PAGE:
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The Big Olive Oil Hoax

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Olive oil has long been among the top go-to items for a heart-healthy diet. But you need to be smart when shopping for this health food. There are now plenty of mislabeled olive oil products that have insufficient amounts of the ingredients that help keep your arteries clean…are cut with cheaper oils…contain chemical additives…and/or come from a country other than what’s highlighted on the label. So, how do you know that the bottle of olive oil in your shopping cart is not some adulterated, inferior oil? To avoid being tricked by these deceptive practices, here’s what to look for when shopping for olive oil…

Single country of origin. An olive oil label may say that it is produced in a particular country when, in fact, it was only bottled there. For example, “Product of Italy” does not necessarily indicate that the olives are grown or pressed in Italy—only that it was bottled there. Look for the phrase “Produced and Bottled,” which means that the oil is actually produced and bottled in the place of origin listed on the label. For olive oil with the very highest levels of anti-inflammatory plant chemicals known as polyphenols, look for these olive varieties: Coratina and Moraiolo from Italy…Cornicabra and Picual from Spain…and Koroneiki from Greece.  

Certification seals. The following governing bodies guarantee that the oil has passed extensive quality checks, so look for a product that includes one of these seals to identify a trustworthy, authentic olive oil.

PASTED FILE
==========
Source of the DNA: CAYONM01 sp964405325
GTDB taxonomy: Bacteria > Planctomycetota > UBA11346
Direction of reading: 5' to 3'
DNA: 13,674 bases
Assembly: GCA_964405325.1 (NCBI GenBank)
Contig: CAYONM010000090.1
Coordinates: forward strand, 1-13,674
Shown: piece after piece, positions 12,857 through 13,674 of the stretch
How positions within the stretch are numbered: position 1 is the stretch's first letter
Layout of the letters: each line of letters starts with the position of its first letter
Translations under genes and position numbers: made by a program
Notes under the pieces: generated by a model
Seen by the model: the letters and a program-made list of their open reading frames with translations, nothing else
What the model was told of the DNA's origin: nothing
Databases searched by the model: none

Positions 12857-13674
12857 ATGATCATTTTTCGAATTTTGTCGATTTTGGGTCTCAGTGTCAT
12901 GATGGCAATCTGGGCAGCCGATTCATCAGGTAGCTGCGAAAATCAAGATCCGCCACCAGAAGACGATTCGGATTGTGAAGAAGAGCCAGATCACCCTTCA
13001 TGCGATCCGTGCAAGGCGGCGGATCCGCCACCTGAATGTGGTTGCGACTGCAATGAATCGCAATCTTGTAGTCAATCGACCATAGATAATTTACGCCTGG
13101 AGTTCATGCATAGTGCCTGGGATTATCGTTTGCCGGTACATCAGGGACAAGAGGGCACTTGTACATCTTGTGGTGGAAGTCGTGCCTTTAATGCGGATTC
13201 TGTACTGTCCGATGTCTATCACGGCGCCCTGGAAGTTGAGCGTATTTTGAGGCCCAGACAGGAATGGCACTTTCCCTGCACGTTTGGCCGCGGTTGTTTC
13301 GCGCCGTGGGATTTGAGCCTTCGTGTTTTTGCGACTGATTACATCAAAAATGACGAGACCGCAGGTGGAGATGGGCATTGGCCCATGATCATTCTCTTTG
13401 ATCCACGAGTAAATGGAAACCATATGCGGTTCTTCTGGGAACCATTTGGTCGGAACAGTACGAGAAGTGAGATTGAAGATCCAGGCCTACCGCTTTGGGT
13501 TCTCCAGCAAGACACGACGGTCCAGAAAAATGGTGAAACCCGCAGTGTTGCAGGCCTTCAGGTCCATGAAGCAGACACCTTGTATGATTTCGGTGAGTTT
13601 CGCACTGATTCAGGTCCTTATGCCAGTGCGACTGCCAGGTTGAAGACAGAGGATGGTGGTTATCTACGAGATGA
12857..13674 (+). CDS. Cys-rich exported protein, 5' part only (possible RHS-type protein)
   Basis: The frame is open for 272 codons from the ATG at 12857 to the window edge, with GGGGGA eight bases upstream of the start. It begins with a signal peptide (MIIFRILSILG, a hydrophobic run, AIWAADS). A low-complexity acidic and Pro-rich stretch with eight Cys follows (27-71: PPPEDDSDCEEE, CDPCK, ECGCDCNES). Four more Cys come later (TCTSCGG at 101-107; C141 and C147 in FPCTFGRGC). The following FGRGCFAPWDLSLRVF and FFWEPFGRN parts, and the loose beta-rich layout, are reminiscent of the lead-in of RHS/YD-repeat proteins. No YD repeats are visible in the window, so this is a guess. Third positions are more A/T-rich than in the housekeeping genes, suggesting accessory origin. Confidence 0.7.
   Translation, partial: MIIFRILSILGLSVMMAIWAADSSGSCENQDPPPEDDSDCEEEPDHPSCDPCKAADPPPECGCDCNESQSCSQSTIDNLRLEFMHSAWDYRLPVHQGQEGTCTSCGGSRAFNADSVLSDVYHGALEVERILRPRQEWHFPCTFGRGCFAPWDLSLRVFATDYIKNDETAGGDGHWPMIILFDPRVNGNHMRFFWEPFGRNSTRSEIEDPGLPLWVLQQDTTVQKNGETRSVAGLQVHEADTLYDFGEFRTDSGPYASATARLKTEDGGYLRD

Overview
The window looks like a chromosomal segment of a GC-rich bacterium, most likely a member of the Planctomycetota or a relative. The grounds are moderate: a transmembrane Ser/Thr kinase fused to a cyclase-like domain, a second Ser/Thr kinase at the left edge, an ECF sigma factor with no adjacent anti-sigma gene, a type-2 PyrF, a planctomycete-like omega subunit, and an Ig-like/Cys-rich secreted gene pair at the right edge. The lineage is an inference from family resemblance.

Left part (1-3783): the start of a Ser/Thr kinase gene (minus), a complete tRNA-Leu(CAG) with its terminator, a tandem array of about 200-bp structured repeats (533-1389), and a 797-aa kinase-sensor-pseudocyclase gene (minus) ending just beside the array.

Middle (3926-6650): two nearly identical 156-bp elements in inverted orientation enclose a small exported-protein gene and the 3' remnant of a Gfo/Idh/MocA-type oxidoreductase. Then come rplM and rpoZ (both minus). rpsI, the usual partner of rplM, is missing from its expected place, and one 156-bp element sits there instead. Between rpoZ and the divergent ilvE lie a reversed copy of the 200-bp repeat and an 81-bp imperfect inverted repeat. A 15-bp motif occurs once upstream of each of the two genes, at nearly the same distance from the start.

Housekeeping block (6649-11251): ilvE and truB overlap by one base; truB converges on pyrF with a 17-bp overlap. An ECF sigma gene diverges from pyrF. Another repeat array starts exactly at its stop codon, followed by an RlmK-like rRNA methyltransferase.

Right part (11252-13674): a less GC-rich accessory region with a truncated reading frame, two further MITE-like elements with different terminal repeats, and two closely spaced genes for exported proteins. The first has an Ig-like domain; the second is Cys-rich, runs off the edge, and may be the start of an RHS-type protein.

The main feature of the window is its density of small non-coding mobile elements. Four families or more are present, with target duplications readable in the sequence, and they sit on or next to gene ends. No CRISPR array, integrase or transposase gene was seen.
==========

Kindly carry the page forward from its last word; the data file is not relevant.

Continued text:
• International Olive Council (IOC)

• North American Olive Oil Association (NAOOA)

• California Olive Oil Council (COOC)

• Denominazione d’Origine Protetta (DOP)

• Protected Designation of Origin (PDO)

“Extra virgin.” This term is given by governing bodies (see above) to only the purest and best of olive oils. With extra virgin, the oil is “cold pressed,” which means that it has been extracted mechanically from the olives without the use of excess heat or chemicals—processes that would damage the fragile polyphenols. Extra virgin also has the most natural olive flavor, antioxidants, vitamins, minerals and other heart-healthy components of the ripe olive fruit. In general, extra-virgin oils have up to 10 times higher polyphenol content levels than lower-grade oils.

A dark bottle or can. The anti-inflammatory plant chemicals in olive oil are fragile and highly susceptible to deterioration by light, heat and air. To keep the heart-healthy ingredients stable, buy olive oil in dark bottles or cans.

Expiration date. Unlike fine wines, olive oil does not age well, so the fresher, the better. The expiration or “best-by” date should be no more than 18 months from the date of purchase. If the harvest date is given, it should be less than one year ago. To ensure freshness and the greatest health benefits, you should use olive oil as soon as possible after the container is opened.

Price. A good olive oil is time-consuming to produce, so a quality product will cost up to $35 for a 17-ounce bottle. But if you want an olive oil that will help keep your ticker beating strong, it’s worth it! You can find such olive oils online at OliveandGourmet.com or high-end specialty food stores.

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Source: Source: Janet Bond Brill, PhD, RDN, FAND, registered dietitian nutritionist, a fellow of the Academy of Nutrition and Dietetics and a nationally recognized nutrition, health and fitness expert who specializes in cardiovascular disease prevention. Based in Allentown, Pennsylvania, Dr. Bond is the author of Blood Pressure DOWN and Prevent a Second Heart Attack. DrJanet.com Date: December 1, 2015 Publication: Bottom Line Health
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